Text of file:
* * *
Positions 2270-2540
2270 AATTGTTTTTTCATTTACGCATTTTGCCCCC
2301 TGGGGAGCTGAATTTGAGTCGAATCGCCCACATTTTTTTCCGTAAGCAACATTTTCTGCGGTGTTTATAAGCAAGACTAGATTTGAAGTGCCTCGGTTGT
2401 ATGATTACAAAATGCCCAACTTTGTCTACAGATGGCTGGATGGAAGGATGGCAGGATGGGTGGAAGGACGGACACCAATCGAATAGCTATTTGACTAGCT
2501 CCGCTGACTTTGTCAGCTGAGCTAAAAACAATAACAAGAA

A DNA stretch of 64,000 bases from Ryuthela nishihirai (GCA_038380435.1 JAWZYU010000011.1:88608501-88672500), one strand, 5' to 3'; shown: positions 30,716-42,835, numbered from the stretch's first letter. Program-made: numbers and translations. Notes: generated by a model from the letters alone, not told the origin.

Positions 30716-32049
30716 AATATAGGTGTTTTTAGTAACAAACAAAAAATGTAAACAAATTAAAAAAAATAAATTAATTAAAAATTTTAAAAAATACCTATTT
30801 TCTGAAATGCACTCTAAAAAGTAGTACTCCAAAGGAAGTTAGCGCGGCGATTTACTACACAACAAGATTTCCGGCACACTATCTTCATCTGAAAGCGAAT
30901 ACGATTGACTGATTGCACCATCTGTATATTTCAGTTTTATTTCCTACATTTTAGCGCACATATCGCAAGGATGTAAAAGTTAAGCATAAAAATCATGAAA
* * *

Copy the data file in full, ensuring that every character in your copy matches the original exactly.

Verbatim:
Positions 2270-2540
2270 AATTGTTTTTTCATTTACGCATTTTGCCCCC
2301 TGGGGAGCTGAATTTGAGTCGAATCGCCCACATTTTTTTCCGTAAGCAACATTTTCTGCGGTGTTTATAAGCAAGACTAGATTTGAAGTGCCTCGGTTGT
2401 ATGATTACAAAATGCCCAACTTTGTCTACAGATGGCTGGATGGAAGGATGGCAGGATGGGTGGAAGGACGGACACCAATCGAATAGCTATTTGACTAGCT
2501 CCGCTGACTTTGTCAGCTGAGCTAAAAACAATAACAAGAA

A DNA stretch of 64,000 bases from Ryuthela nishihirai (GCA_038380435.1 JAWZYU010000011.1:88608501-88672500), one strand, 5' to 3'; shown: positions 30,716-42,835, numbered from the stretch's first letter. Program-made: numbers and translations. Notes: generated by a model from the letters alone, not told the origin.

Positions 30716-32049
30716 AATATAGGTGTTTTTAGTAACAAACAAAAAATGTAAACAAATTAAAAAAAATAAATTAATTAAAAATTTTAAAAAATACCTATTT
30801 TCTGAAATGCACTCTAAAAAGTAGTACTCCAAAGGAAGTTAGCGCGGCGATTTACTACACAACAAGATTTCCGGCACACTATCTTCATCTGAAAGCGAAT
30901 ACGATTGACTGATTGCACCATCTGTATATTTCAGTTTTATTTCCTACATTTTAGCGCACATATCGCAAGGATGTAAAAGTTAAGCATAAAAATCATGAAA